Wikipedia defines “propaganda” as “a form of communication that is aimed towards influencing the attitude of a community toward some cause or position by presenting only one side of an argument. Propaganda is usually repeated and dispersed over a wide variety of media in order to create the chosen result in audience attitudes.”
It amazes me how much we tend to underestimate the role white supremacist propaganda plays in creating, justifying and maintaining our oppression. Certainly this phenomenon impacts several groups of people, but my focus in this article is on Black people.
What purposes do white supremacy and racism serve?
All you need do is view Marlon Riggs’ pioneering documentary “Ethnic Notions” to appreciate white America’s long and systemic effort to thoroughly degrade and denigrate the Black image and psyche. But why so much effort toward this sinister goal? At its core, white supremacy postulates the lie that whites are innately superior to and therefore naturally poised to dominate and oppress people of color. The theory of racism falsely justifies this lie by assigning value and ranking to people based on their presumed racial category. Naturally, “white” people and those resembling them are assumed to be superior in almost every form of human expression and activity including but not limited to: beauty, intelligence, ability, leadership, potential, hygiene, health, judgment, ethics, etc.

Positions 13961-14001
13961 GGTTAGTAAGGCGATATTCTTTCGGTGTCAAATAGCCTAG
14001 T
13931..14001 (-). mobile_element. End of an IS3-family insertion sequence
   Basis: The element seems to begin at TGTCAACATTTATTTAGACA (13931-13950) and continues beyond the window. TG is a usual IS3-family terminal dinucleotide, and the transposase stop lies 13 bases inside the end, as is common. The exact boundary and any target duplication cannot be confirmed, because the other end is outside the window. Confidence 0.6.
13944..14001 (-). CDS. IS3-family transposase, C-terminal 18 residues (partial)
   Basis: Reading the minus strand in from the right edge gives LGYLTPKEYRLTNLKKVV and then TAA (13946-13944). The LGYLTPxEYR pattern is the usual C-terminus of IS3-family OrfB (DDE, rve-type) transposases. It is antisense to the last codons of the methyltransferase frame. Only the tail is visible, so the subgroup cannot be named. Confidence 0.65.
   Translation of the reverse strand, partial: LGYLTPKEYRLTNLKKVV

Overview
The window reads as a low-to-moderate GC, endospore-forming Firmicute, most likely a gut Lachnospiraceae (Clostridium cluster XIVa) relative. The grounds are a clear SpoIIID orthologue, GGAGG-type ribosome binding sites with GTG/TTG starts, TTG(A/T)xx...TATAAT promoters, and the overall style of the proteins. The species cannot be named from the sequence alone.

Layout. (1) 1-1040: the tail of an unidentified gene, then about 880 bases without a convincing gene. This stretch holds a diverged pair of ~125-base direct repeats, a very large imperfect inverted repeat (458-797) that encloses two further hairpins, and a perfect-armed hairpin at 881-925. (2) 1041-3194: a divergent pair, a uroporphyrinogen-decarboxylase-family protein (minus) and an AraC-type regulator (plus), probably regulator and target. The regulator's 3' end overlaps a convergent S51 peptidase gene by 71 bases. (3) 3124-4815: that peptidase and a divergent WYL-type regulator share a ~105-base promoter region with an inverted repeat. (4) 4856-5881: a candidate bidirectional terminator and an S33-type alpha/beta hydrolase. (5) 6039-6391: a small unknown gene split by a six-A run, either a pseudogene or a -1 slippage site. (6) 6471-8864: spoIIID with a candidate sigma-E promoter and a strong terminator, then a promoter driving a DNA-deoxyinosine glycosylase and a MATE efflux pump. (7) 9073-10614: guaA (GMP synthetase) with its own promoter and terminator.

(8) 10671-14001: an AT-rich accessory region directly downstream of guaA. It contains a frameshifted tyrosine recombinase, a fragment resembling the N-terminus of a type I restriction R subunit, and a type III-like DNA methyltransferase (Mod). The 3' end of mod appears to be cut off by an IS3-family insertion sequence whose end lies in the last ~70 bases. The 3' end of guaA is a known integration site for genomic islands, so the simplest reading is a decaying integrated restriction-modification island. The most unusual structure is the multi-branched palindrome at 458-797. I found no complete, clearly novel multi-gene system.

Racism serves multiple purposes. It provides pseudo empirical evidence to “support” the false claims of innate white superiority and Black inferiority. On one hand, it justifies the negative and discriminatory treatment of original people; it makes the separate and unequal status, opportunities and resources accorded to whites and Blacks seem acceptable and even “natural.” However, people of color are not the sole victims of racism. Racism encourages white people to feel secure in their whiteness although many of them are as destitute, ignorant and powerless as some of their Black counterparts! otherwise. This false racial consciousness then prohibits such whites from developing a class consciousness that would lead them to organize with people of color around their common labor exploitation and jointly confront their mutual oppressors…the privileged and elite corporate interests which subjugate poor white AND Black people. So we see how racism works to natural allies, justify brutality and discrimination, and insulate the greedy elite from any real fear of interracial rebellion or revolution.
Why and how is propaganda used against Black people?